Will they work? Well, anything is an improvement over doing nothing and I abhor doing nothing.
Will it cost me? Of course. Everything has some cost attached to it, either in money or time. The trick is to minimize as much of each as you can.
Will Mary Jane come out of the coma and stop her evil twin from marrying Brad? You’ll just have to stay tuned to find out on the next episode of As The Stomach Turns…
I’ve made no secret of the fact that while I consider myself a good writer and storyteller, I don’t have a lot of enthusiasm for promoting my books. I suppose it’s the last of my naivety to think that merely putting out a story with a snazzy cover would be enough.
Apparently, I’ve learned that the reality of putting out my stuff with little to no support isn’t a good idea. We live and learn by doing.
I publish through Amazon and Createspace and lately Amazon Marketing Services has been sending me advertisement emails talking up their ad campaign opportunities. I’ve known about then for a while but have been resistant to invest the necessary funds for fairly obvious reasons. However, I’ve been reconsidering that option because even as stubborn as I am known to be, I can’t deny the logic that even though I personally don’t like to promote my stuff, paying someone else to do it for me isn’t a bad way to go.
Amazon Marketing Services generally charges around $100 for a 30-day ad cycle, which wouldn’t break my finances, but as I consider this option as a test case, I’m stymied by one simple yet thorny question:
WHICH BOOK DO I USE?
Currently, I have three novelettes and one full-length novel out there. Each would be well served to be the first but I’m having trouble deciding which to choose for my experiment. I won’t say that I have much to lose here (maybe $100) but the potential for growth makes any risk acceptable.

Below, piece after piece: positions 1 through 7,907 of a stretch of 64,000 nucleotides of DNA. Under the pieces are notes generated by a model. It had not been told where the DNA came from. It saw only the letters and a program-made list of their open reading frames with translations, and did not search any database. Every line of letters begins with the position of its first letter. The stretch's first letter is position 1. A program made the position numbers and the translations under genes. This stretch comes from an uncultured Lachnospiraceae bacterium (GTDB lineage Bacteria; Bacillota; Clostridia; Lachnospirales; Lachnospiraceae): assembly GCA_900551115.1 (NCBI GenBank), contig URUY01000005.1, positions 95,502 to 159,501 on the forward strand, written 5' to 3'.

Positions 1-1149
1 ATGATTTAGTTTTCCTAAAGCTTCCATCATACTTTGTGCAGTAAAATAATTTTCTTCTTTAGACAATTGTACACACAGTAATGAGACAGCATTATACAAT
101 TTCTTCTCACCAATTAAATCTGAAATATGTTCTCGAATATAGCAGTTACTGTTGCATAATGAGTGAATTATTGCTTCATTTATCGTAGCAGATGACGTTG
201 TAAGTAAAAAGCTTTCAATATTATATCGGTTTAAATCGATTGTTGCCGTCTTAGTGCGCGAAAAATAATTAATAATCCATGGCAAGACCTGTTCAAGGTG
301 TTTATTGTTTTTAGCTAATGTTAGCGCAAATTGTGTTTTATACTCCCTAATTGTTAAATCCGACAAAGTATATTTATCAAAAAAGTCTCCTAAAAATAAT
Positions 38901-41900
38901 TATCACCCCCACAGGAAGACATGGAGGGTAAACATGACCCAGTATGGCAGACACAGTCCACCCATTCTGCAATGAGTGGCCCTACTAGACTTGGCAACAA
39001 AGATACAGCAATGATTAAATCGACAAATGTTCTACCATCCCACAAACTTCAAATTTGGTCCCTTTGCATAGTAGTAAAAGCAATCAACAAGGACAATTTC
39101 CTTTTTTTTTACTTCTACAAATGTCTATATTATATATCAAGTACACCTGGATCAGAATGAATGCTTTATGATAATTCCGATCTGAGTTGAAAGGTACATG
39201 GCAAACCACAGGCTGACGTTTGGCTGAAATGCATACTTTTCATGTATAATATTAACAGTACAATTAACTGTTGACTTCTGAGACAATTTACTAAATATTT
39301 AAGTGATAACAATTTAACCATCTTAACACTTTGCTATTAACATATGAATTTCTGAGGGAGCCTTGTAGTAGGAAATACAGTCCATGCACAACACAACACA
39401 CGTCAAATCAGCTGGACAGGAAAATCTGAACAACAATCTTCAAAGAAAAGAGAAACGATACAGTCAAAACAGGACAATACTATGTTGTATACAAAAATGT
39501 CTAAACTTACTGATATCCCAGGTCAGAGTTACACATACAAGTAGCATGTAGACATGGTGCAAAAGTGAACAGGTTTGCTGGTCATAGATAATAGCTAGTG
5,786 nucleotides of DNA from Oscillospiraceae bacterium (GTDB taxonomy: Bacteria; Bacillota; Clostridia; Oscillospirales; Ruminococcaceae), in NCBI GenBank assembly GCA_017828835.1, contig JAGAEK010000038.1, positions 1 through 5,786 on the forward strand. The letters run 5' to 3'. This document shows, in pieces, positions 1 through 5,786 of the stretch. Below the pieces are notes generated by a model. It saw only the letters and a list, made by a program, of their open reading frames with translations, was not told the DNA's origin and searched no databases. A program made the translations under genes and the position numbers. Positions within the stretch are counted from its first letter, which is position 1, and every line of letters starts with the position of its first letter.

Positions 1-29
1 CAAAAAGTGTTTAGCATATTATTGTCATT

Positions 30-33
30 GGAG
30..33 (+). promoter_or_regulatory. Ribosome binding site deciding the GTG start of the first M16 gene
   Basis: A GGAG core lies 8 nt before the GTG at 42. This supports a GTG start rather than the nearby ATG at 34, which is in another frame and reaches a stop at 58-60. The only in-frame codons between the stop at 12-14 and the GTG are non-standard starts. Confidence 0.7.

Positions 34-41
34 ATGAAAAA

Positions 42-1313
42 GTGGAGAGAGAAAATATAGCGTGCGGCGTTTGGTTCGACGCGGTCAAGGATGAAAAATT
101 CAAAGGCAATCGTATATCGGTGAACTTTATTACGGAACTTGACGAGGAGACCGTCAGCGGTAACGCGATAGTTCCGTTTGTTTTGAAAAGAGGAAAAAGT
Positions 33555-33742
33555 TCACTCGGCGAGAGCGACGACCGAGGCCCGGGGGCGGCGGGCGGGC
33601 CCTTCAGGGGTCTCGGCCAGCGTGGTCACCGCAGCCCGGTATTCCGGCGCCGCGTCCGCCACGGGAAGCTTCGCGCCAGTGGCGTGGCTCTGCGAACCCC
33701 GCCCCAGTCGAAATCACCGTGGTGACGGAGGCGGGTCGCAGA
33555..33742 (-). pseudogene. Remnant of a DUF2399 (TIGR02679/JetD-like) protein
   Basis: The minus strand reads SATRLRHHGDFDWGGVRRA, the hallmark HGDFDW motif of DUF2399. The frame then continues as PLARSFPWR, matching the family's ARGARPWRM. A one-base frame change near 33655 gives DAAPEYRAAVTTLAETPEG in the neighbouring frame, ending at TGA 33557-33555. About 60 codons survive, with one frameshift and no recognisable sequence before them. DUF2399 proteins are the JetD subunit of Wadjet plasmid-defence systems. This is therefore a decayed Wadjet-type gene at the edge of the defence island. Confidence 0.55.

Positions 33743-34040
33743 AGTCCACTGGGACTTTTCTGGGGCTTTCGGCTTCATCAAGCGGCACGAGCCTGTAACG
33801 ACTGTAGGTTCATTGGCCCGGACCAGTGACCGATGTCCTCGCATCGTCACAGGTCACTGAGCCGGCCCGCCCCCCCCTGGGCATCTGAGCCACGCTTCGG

Pro-Conning this is becoming a pain in the backside but I want to choose my next steps very carefully. Once committed, there’s not much point in turning back.
Note: Not much of an update, I admit, but it’s progress. Enjoy.
Vague whispers carried through the air tormented him as he tried to sleep. After a few hours, they stopped and Matson opened his eyes. The building was in Night Mode and the quiet darkness punctuated by tiny red lights embedded along the wall base did little to ease his mind as he put his uniform back on. The reinforced fabric fared well despite recent punishment but the wear and tear made its presence known in several Irish pennants that hung from the seams. This wouldn’t have happened if I were wearing my leather, he mused, as he splashed some water from the sink onto his face. He shook off his thoughts and went to the Control Room.
Finch cursed under her breath as she adjusted the emerald samples in the scanner. Small amounts of the stone worked out fine but as she added larger quantities, problems soon developed. What little she could glean from the readings indicated that while the radiation the emeralds emitted wasn’t harmful to humans, higher levels crashed the equipment, frustrating her efforts to learn more. She didn’t look up as Matson entered the room.
“The scanner’s detecting some unusual properties in these emeralds,” she slapped the scanner’s side. “When I can keep it working, that is.”
“Beating on the thing isn’t going to help,” he said, squeezing in beside her and noting to himself that the space between the mini-laboratory and the control console didn’t appear to be as open as when they first arrived, “Did you do something to the equipment?”
“I moved the consoles closer together so I could work on each more efficiently.”